Color, 1982, 77m.
Directed by Amy Jones
Starring Robin Stille, Michelle Michaels, Michael Villella, Debra Deliso, Andree Honore, Brinke Stevens
Shout Factory (US R1 NTSC) / WS (1.78:1) (16:9), New Concorde (US R1 NTS) / WS (1.85:1)

Color, 1987, 75m.
Directed by Deborah Brock
Starring Crystal Bernard, Jennifer Rhodes, Kimberly McArthur, Patrick Lowe, Juliette Cummins, Atanas Ilitch
Shout Factory (US R1 NTSC) / WS (1.85:1) (16:9), New Concorde (US R1 NTSC)

Color, 1990, 87m.
Directed by Sally Mattison
Starring Yan Birch, Brandi Burkett, Hope Marie Carlton, Keely Christian
Shout Factory (US R1 NTSC), New Concorde (US R1 NTSC)

Thanks to its lurid title, a not terribly subtle poster showing a menacing power drill poised over four scantily clad girls, and the fact that it was written and directed by women, The Slumber Party Massacre became one of the more notorious surprise horror hits of the early '80s. Amid the glut of slasher films pouring onto screens after Friday the 13th, this zero budget effort struck a nerve with moviegoers and was heavily cut in the UK at the time of the video nasties debate. Seen in retrospect, it's quite astounding to note that, audiences responses aside, none of the critics seemed to pick up on the fact that, dubious "feminism" or not, this is basically a comedy.

High school senior Trish (Michaels) is left alone by her parents for the weekend, so she naturally invites the fellow members of her basketball team for a slumber party. However, new girl and fellow neighbor Valerie (the late Stille) is left out of the fun, forced to spend the evening at home with her Playgirl-obsessed younger sister. Naturally an insane killer (Villella) has just escaped and already killed off one team member (scream queen Stevens) at school. How many of the girls will survive until morning?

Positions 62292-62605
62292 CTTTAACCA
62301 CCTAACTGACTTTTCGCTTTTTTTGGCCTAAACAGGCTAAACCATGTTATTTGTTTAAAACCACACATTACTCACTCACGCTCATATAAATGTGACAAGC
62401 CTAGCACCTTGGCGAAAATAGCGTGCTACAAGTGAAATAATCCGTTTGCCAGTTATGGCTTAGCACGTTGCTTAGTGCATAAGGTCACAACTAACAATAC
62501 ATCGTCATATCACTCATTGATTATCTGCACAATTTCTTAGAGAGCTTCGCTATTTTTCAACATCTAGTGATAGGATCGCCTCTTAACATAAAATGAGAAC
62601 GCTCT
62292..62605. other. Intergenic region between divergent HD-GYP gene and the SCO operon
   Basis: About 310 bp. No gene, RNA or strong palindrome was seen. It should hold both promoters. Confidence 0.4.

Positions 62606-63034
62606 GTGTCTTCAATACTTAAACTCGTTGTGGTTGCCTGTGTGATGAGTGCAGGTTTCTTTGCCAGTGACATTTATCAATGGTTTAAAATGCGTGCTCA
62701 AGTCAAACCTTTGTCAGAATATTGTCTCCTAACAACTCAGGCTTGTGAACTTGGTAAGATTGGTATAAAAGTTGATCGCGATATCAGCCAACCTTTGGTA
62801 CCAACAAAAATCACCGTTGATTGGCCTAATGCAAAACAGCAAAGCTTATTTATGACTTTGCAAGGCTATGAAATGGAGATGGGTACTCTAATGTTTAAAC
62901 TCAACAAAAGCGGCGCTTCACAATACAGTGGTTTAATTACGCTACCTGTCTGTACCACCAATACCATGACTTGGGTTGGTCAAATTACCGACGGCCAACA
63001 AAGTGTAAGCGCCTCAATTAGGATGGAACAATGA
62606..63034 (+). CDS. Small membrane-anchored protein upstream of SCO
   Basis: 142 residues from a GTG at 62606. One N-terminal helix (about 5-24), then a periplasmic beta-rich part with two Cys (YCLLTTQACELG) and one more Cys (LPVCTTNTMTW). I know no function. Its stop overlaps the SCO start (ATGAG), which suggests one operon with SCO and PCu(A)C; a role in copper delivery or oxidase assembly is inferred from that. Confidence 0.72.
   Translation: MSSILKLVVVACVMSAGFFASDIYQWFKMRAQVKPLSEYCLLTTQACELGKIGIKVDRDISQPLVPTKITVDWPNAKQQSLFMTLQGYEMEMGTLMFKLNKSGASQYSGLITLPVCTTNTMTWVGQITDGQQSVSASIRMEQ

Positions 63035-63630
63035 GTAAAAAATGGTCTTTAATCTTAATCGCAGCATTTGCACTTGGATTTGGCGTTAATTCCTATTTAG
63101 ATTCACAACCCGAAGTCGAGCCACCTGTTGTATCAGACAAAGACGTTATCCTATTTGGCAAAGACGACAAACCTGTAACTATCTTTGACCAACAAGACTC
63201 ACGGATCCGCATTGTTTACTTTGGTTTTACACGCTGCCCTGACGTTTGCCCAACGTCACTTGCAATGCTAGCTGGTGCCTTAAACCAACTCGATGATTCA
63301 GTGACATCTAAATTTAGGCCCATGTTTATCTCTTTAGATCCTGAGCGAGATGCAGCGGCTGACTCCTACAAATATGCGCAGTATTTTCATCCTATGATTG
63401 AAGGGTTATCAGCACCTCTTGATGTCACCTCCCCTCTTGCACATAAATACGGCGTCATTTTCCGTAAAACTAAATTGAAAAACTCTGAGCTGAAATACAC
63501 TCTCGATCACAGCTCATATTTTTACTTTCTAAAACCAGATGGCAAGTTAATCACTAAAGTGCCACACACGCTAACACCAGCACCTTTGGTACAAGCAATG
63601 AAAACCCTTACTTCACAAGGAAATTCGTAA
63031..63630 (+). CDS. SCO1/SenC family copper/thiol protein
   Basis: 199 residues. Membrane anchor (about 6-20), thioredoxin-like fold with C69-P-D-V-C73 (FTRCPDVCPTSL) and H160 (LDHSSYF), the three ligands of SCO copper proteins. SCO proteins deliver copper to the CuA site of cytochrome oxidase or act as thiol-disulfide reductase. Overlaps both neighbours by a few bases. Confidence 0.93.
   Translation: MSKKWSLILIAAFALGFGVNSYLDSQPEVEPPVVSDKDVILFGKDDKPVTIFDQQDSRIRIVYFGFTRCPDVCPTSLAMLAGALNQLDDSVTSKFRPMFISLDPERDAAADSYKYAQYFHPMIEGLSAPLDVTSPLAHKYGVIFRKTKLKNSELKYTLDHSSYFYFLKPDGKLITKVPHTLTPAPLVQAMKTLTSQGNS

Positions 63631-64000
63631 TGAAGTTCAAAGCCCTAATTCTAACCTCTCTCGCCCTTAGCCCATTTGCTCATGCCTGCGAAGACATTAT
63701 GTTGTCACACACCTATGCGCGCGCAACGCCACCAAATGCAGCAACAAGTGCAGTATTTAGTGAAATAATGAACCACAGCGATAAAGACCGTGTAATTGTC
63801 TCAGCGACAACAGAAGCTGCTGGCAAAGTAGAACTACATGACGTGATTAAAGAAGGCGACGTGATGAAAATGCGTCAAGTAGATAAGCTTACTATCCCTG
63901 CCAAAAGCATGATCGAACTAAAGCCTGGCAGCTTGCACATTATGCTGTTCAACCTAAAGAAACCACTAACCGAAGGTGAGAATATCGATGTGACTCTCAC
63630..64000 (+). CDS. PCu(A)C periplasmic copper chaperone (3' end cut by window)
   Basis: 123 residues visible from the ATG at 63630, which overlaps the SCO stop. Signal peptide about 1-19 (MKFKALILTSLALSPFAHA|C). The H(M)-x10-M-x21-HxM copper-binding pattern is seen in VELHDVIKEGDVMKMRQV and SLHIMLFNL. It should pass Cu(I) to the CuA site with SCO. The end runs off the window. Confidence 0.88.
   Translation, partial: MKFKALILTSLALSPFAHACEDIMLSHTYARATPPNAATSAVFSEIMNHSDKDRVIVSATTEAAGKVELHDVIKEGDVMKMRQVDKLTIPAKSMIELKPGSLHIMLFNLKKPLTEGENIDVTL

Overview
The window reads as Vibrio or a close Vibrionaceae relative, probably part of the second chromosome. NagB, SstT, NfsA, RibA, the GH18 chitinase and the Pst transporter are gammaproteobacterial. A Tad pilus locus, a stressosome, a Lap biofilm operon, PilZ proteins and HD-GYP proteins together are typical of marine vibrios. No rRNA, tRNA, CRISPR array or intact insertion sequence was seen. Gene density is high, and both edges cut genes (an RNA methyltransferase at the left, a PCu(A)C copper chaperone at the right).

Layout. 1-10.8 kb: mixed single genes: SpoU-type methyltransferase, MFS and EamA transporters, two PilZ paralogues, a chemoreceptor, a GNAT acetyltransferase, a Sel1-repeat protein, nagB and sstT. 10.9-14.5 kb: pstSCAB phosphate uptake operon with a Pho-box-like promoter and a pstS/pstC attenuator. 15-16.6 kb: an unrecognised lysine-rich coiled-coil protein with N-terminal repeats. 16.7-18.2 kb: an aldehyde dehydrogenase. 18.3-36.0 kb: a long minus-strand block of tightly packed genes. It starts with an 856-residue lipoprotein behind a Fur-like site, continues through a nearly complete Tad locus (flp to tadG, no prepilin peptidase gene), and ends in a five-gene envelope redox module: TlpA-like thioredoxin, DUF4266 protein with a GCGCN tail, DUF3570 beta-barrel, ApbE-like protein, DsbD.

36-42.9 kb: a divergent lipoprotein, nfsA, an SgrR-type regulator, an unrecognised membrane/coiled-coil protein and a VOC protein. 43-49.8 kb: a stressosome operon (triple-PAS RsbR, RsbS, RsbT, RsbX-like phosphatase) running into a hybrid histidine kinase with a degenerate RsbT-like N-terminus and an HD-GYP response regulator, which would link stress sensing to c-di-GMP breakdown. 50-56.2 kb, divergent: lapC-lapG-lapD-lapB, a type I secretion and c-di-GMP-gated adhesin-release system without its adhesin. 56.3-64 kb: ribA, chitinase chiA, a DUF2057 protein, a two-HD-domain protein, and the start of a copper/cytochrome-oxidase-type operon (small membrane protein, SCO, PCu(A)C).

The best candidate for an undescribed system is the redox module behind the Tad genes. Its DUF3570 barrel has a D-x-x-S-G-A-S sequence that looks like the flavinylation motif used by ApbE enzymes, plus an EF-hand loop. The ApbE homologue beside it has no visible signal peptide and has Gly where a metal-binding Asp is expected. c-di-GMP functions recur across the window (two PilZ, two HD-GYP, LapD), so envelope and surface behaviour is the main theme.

Long before Scream, this film already displayed a crude but knowing sense of stalk 'n' slash conventions and made no hesitations about turning them on their head. Oddly enough, the film's two prolonged on-camera gore sequences are suffered by ineffectual male characters, while the women are all given strong, humanistic traits. The acting by several participants isn't strong enough to really drive this point home, but it's obvious screenwriter Rita Mae Browne (better known as the feminist author of novels like Rubyfruit Jungle) did not intend to strictly play by the rules. Director Amy Jones (Love Letters) keeps the pace fast and furious, without a single moment of cinematic fat during the compact 77 minute running time. Sure, it's basically junk when all is said and done, but at least it's entertaining junk. Roger Corman's New Concorde first brought this film to DVD by itself with a new transfer (a very rare occasion for that label), correctly letterboxed at 1.85:1. The annoying open matte information from the Embassy videotape version was sliced away, replaced with a sleeker and more balanced presentation and much brighter colors to boot. The stereo soundtrack is also much stronger, with some nifty directional effects offered by the music and occasional bits of thunder and, naturally, whirring power equipment. However, the real paydirt for Slumber fans lies in 2010's Slumber Party Massacre Collection two-disc DVD set from Shout Factory, which offers an even nicer remaster with anamorphic enhancement and crisp detail, or as crisp as the cheap film stock will allow. It actually didn't even look this good in theaters.